We do not advocate a flag-day “UASF” that does not go though (sic) any users or community voting process. This type of forced upgrade without community consensus put Litecoin in a risk of split.
Through a voting process, the participating members unanimously agree to the following plan regarding to Litecoin protocol upgrade:
To implement Segregated Witness softfork on Litecoin.
When the usage of Litecoin block capacity is over 50%, we will start to prepare for a solution to increase the 1MB block size limit through a hardfork or softfork.
Finally, we want to emphasize that this roundtable meeting represents only the consensus of participating members, and cannot make decision on behalf of the Litecoin community.
The agreement committed to activating SegWit, but also agreed to start to prepare for another blocksize limit increase, once blocks became 50 percent full. This felt like a face-saving exercise for the miners; they would activate SegWit, but secure another vague promise for a potential hardfork. In reality, miners may have been forced to activate SegWit due to the threat of a UASF, which, in the case of Litecoin, was very real. The Bitcoin Hong Kong agreement was still important to Jihan, and this was a way of saying they still wanted something similar in Bitcoin, SegWit and a hardfork blocksize limit increase. Of course, in Bitcoin, blocks were already more than 50 percent full, so the hardfork was necessary now.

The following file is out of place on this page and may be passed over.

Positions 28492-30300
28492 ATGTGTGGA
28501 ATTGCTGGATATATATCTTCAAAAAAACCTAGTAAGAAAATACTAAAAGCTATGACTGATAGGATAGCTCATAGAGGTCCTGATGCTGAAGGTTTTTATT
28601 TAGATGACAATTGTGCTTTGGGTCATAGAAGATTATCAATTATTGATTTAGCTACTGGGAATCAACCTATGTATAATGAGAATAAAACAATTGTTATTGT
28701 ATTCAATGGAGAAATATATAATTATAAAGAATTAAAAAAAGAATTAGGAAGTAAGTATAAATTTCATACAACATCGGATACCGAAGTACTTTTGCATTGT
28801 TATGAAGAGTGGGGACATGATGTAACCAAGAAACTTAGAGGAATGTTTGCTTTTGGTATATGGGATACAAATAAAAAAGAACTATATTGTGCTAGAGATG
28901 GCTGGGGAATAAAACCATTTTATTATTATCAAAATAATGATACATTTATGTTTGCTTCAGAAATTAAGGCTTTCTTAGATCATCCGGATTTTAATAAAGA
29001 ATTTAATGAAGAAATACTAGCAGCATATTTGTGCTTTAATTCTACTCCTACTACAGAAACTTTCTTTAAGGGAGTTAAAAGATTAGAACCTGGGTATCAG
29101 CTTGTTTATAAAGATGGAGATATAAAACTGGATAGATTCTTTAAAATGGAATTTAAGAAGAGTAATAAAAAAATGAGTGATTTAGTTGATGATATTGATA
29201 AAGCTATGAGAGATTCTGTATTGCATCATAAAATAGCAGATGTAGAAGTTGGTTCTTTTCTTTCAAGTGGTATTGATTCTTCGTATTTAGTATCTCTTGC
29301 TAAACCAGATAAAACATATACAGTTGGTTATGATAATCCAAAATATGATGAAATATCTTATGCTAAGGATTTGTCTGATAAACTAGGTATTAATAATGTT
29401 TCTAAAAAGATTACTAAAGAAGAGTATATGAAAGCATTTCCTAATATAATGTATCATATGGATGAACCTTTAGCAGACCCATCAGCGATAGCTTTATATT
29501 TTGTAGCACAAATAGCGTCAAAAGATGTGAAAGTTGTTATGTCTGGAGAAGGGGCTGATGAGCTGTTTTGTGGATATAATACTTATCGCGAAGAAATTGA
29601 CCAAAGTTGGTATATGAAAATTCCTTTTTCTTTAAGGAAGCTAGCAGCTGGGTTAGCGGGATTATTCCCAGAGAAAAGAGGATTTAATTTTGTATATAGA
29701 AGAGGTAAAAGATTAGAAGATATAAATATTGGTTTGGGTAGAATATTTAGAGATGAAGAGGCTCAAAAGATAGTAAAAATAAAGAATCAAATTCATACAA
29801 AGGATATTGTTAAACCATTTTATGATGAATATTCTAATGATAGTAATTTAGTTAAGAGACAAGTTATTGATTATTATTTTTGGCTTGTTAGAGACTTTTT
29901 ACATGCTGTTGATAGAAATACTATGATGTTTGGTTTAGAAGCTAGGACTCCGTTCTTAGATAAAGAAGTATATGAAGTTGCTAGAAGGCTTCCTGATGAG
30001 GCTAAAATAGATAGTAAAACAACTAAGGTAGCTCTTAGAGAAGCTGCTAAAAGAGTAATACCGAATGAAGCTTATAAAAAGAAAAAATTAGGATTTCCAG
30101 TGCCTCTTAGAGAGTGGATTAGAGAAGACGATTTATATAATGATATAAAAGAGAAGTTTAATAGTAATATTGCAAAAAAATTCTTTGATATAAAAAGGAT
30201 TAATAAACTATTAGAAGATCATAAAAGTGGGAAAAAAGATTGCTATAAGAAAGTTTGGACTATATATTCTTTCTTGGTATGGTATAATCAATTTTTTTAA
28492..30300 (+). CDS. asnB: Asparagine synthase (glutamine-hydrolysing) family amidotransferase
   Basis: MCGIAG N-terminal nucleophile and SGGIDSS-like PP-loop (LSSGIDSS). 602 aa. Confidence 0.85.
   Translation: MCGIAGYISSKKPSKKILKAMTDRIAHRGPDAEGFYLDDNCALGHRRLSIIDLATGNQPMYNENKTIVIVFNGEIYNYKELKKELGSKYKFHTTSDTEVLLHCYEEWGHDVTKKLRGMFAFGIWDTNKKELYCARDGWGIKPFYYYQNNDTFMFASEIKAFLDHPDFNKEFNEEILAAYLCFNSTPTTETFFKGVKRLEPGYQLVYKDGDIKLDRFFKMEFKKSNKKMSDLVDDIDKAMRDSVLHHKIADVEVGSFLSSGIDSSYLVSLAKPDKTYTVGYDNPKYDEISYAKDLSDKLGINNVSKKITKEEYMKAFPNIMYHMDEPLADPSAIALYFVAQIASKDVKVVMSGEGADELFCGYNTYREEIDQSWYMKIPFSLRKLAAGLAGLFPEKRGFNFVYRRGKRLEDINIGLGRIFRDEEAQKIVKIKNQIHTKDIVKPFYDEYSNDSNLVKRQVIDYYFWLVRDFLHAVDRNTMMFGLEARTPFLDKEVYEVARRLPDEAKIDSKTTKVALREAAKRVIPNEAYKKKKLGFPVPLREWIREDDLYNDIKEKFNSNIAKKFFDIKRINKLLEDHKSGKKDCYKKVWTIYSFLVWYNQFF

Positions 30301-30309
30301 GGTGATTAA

The agreement also contained several apparent contradictions. It started by saying protocol decisions should be made by the roundtable meeting, but the same statement later said that the meeting process cannot make decisions and the Litecoin community is in control. This seemed to indicate that not everyone at the meeting had the same view on governance, and that the conflicting sentences had been put in to appease both sides. It also gave an indication of how strongly Jihan and some of the miners felt, that it was that the miners who controlled the protocol rules. From speaking to both Jihan and Jiang in this period, it felt to me that they were gradually realising that miners did not have the power they once thought they did, this was very frustrating to them and they were desperate to cling on to this concept for as long as they could.
With a lot of fanfare, Litecoin then activated SegWit in May 2017. The price of Litecoin then sharply rallied: partly due to excitement over SegWit; partly due to a strategy from some small blockers to buy Litecoin in order to drive the price up and build a positive narrative about SegWit; but mostly due to more funds flowing into the space as the 2017 cryptocurrency bubble began. Some of the Dragons then began spreading positive narratives about SegWit: that the price of Litecoin increased and that the spurious doomsday predictions from the large blockers were baloney.
This was clearly a good start to 2017 for the small blockers. They had achieved three victories in a row: exchanges, ASICBoost and now Litecoin. By the summer of 2017, the score for the year was small blockers three, large blockers nil. This war was about momentum, and the perception of momentum; most people just wanted to follow the majority and back the winner. The cumulative impact of these victories was instrumental. The small blockers were in the ascendancy.